Steel is the commodity that most reflects a modernizing country, and China was using more than twice as much as the United States by 2003. "Steel consumption has climbed to levels not seen in any other country," the report said. The consumption report said American dominance in automobiles - 226 million to 24 million - is one reason the United States uses three times as much oil as China. Another fossil fuel, coal, accounts for two-thirds of China's energy consumption, and its homes and factories burn 40 per cent more coal than is used in the United States.

The report was issued on the day the Kyoto greenhouse-gas-cutting protocol formally took effect, but it does not cover either country. The accord categorizes China as a developing country that need not cut back its consumption of fossil fuels. The United States refused to ratify the protocol.

To feed its consumption, China imports massive quantities of grain, soybeans, iron ore, aluminum, platinum and many other products, which the report said puts its economy "at the centre of the world raw materials economy. Its voracious appetite for materials is driving up not only commodity prices but ocean shipping rates as well."

The Lilliputians ...Gulliver's enormous size makes him both expensive and dangerous for the Emperor to keep, so, even though he has made himself useful in Lilliput's wars against Blefuscu, Gulliver eventually has to flee the country to avoid having his eyes put out....



watch Thousands of KIWI cows arrive in China & NZ live cattle shipments to China increase, TVNZ, Aug 30, 2014
Fonterra has taken another major step into China with what is thought to be New Zealand's largest live cattle shipment. Nearly 11,000 in-calf dairy cows arrived by sea, bound for Fonterra-owned farming hubs near Beijing. The Fonterra-owned cows left New Zealand in late July and as the company looks to expand its operations in China more animals are getting ready to head that way. More calves have been bred especially for Chinese conditions and will leave when they are carrying calves of their own at around two years old. "It's actually a win-win. It's helping grow the industry and create more demand for New Zealand milk", farmer and Fonterra director Ian Farrelly said. And with 11,000 Kiwi cows already docked in China those in the industry are confident there's room for more without creating competition for New Zealand farmers and milk products. "The economy over there is growing so quickly, there's something like 60,000 babies born a day, half of them are born in the city and most are bought up on milk", Mr Farrelly says. Concern has been raised about live export in the past but Fonterra says animal welfare is a top priority and while three cows died on the trip, the majority gained weight. "We have a team of specialists on board and take all measures we can to ensure animal comfort", livestock director Fiona Carrick says. The cows will be in quarantine for 45 days before they head to a farm. Life for the cows will be different in China but Fonterra says they are very well looked after. Facilities are world class, they live on feed lots and when they are inside there's air conditioning and they are milked three times a day. Federated Farmers is supportive of sending stock to China but concedes some local farmers needing to buy stock might be worried about such a huge number of animals leaving the NZ market. "Obviously if you kept them all here in New Zealand you would increase the supply in New Zealand and prices would be down", Federated Farmers dairy industry group chairperson Andrew Hoggard said.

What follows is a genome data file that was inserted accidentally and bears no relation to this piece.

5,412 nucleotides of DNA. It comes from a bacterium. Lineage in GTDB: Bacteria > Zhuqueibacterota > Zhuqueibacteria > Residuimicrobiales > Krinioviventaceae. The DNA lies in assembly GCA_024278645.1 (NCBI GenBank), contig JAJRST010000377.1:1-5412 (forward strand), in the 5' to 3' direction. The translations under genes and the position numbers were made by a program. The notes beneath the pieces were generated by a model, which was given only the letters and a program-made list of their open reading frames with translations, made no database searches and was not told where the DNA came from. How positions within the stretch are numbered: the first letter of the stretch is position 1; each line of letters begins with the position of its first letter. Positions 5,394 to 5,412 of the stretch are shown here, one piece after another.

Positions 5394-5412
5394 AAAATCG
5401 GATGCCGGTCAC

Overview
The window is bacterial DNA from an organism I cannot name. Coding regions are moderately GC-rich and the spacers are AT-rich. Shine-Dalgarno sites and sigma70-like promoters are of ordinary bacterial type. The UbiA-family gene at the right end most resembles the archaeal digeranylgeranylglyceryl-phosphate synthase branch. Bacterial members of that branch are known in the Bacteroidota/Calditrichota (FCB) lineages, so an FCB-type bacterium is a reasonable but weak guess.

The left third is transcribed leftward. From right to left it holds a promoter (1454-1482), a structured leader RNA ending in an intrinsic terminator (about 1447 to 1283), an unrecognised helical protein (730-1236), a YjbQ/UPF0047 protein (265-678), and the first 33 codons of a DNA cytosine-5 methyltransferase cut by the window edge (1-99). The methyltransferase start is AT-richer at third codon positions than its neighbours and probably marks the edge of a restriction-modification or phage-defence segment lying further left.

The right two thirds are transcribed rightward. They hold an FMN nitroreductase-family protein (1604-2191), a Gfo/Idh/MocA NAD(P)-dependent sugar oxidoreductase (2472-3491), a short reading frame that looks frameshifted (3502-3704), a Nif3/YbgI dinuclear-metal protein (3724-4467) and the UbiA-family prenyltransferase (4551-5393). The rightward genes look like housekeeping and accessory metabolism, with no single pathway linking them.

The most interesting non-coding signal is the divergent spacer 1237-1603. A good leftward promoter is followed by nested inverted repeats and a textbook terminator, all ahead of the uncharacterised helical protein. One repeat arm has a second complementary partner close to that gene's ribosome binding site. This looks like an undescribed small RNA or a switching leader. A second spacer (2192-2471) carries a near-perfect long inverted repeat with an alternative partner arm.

All-freight flights fly Canada produce to China (110-tons seafood/fresh fruit/drygoods each trip). Vancouver Sun, Jul 9, 2011

New Zealand in free trade deal with China (meat-dairy-fruit-fish-education-jobs-tourism for China 1-billion people from NZ 4-million). Telegraph, Apr 8, 2008. Go to OZ PM SPIED FOR CHINA

China to receive copper, cobalt in Congo loan deal. Guardian, Jan 28, 2008